Reps rate sales forces

July 1, 2000

Pharmaceutical Representative

Pfizer, Merck and Bristol-Myers Squibb top the list of companies with the most effective sales forces according to a new study profiling pharmaceutical sales representatives and the factors that motivate them.

Pfizer, Merck and Bristol-Myers Squibb top the list of companies with the most effective sales forces according to a new study profiling pharmaceutical sales representatives and the factors that motivate them.

According to the Scott-Levin study, "Sales Force Productivity and Effectiveness 2000," the top three companies also had the three largest sales forces as of the fourth quarter of 1999. Some companies' rankings outstripped their size, though: Glaxo Wellcome, rated fourth, had the eighth-largest sales force; Eli Lilly and Co. (rated no. 6) had the 10th largest; Schering (rated no. 7) had the 16th largest; and Parke-Davis (rated no. 10) had the 13th largest sales force.

Pfizer and Merck repeated their 1998 rankings; Pfizer received 25% of the 2,125 total mentions by respondents.

Other highlights of the study:


•Â Approximately 62% of respondents said their companies' total compensation package had "a lot" of impact on their motivation, while 30% said compensation had "quite a bit" of impact.


•Â Overall, respondents said base salary represented 75% of compensation. The rest came in the form of incentives such as bonuses and stock options.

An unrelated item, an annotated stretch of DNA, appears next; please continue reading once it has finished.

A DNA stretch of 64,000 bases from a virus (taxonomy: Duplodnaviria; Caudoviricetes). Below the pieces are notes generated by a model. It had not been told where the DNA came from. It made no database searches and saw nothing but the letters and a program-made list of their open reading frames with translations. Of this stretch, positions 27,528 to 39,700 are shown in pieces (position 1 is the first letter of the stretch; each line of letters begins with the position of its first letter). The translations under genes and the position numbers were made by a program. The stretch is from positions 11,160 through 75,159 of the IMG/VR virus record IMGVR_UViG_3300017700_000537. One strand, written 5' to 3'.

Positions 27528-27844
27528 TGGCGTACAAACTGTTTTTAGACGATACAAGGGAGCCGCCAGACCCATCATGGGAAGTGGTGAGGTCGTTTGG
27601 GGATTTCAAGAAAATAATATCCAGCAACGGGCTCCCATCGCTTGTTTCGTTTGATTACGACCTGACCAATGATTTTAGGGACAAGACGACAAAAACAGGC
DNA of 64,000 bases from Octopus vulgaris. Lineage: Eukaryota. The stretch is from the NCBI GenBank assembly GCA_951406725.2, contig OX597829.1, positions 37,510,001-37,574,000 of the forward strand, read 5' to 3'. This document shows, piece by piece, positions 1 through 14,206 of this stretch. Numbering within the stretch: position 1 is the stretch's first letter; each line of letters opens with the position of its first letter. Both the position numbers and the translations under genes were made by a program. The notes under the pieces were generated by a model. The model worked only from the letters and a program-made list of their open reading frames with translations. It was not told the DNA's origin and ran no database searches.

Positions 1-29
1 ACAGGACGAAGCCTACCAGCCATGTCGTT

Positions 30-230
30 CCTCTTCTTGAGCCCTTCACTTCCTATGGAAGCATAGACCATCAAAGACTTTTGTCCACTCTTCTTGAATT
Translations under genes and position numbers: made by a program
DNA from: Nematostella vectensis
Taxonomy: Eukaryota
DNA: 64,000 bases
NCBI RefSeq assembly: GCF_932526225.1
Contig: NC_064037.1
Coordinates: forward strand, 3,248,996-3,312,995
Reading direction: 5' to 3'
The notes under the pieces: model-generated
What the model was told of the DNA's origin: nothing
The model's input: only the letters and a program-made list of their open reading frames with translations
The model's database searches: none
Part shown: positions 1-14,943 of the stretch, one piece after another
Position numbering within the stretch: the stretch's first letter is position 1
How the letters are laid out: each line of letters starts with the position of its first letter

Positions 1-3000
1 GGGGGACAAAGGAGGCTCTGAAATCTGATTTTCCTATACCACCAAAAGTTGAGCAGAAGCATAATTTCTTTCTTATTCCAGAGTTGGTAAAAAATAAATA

•Â An overwhelming majority - 95% of the more than 700 reps surveyed - said the quality of their companies' products was either "very" or "extremely" important to both their motivation and their ability to succeed in the marketplace.


•Â Most (65%) said they were "very" or "extremely" well-informed about products in their companies' pipelines, but 28% felt only "somewhat" informed, and 7% felt "not very" or "not at all" informed.


•Â The overwhelming majority said their management communicated responsibilities "very clearly" (49%) or "extremely clearly" (41%).

Demographic info

The report also included new demographic information on sales reps and how they work. It showed significant variations among companies in call lists and promotion requirements, quotas achieved, compensation and job satisfaction.

Some demographic findings from the report included:


• The average respondent had spent 10 years in the pharmaceutical industry and seven with his or her current employer.


• Most (89%) said their companies established daily promotion requirements for reps. The average number of daily calls required was eight. Reps were expected to detail more than two products per call.


• Reps detailing office-based physicians said they spent an average of almost six minutes per detail. That was two minutes more than many said they were required to spend.


• More than 30% of respondents said they were required to call on nurse practitioners and physician assistants.

More information on the report is posted on the Internet at www.scottlevin.com. PR

Related Content:

News